Washington City Council members Monday night selected the scope of the Highway 100 beautification project and tentatively decided to go with N.B. West Contracting Company to construct several landscaped medians east of Highway 47.
A final decision on awarding a contract for the work will be made in January depending on approval by MoDOT.
City Engineer Dan Boyce said a council decision was needed Monday night in order to submit a “Request for Concurrence to Award a Contract” to MoDOT officials.
“After concurrence is received, an ordinance to award a contract will be on the Jan. 7, 2013, city council agenda,” Boyce said in a letter to the council.
The city received bids last week from six construction firms on a base bid and three options.
The vote was 4 to 2 to go with the base bid and the Alternate B option. Members Joe Holtmeier, Connie Groff, Tim Brinker and Steve Sullentrup voted yes. Walt Meyer and Mark Hidritch voted no.
Hidritch said as a liaison to the fire department he has heard nothing but negative comments about the landscaped medians and said there are concerns that someone could toss out a cigarette butt and cause a fire in the median plantings.
Last year, the city was awarded a $604,823 federal enhancement grant for the project. The city’s match is $151,206 in local funds. The grant pays for 80 percent of the project cost, including the engineering and design work.
After engineering and design costs, the city is left with approximately $680,000 for construction expenses.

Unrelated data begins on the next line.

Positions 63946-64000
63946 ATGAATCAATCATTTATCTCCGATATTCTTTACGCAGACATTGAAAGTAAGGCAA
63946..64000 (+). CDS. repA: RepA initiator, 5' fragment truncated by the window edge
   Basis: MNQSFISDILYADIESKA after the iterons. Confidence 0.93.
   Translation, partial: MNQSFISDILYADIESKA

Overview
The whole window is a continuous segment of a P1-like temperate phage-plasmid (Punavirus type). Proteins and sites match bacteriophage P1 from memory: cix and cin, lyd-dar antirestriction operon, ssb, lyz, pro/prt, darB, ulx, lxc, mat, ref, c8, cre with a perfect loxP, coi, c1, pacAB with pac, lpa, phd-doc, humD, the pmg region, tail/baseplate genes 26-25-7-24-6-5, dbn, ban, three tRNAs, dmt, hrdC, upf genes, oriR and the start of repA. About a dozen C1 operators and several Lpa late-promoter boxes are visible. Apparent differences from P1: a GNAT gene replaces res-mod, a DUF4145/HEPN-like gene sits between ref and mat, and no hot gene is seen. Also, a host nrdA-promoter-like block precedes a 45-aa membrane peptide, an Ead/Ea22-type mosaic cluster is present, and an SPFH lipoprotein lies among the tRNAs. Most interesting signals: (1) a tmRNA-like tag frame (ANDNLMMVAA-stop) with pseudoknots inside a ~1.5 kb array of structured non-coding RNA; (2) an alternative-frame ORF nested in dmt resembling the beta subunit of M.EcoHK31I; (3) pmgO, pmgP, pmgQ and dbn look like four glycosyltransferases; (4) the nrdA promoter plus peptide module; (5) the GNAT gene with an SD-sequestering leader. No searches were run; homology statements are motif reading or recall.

The N.B. West bid for the base and Alternate B options is $656,793.83. Coming in second for those options was Gershenson Construction Co. at $665,145.09.
The base project involves median improvements along these sections:
• Far West — from a point west of the JCPenney store to the east for about 756 feet to Washington Heights Drive;
• West — from a point east of Washington Heights Drive for 250 feet to Camp Street; and
• East — from a point east of A. Roy Drive for a distance of about 760 feet.
Alternate A called for extending the median enhancements between Rabbit Trail Drive and Brookview Drive, a distance of 1,075 feet.
With Alternate A added in, all of the bids were higher than the $680,000 construction budget. Building that alternate would require spending an extra $126,073 in city funds.
Alternate B shortens those extra median enhancements to about a 325-foot section to the west of Brookview.
All of the landscaped areas would have underground irrigation under the scope of the work.
“The base bid plus Option B would utilize all but $18,136 in federal dollars,” Boyce told the council. He said that would provide a “good cushion” if there are change orders to the project.
“It is the recommended option under current budget constraints,” Boyce said.
He said the city also could look at extending the median in the Alternate B plan in the future since the irrigation system already would be installed.
“It’s nice to know that we will be giving some of the money back,” Sullentrup said. “It’s not often we can do that.”
Option C, which is the same as Option B but without irrigation, “is not recommended,” Boyce said in his letter. That option, would require using a water tank truck to irrigate plants, would leave $23,736 in federal dollars unutilized, he said. “The savings of $7,000 would not compensate for the necessary manual irrigation supply.”
The project also includes additional signage and bike path markings along the shoulders.
The tentative timetable calls for construction to start next spring.
Plantings for the new landscaped median strips will be done in the fall of 2013 to give the plants the best chance to thrive, city officials have said.
Preliminary plans call for most of the landscaped medians to be planted with native wildflowers and grasses that can grow from 1.5 to 3 feet tall. There also are areas where 3- to 5-foot-tall shrubs will be planted.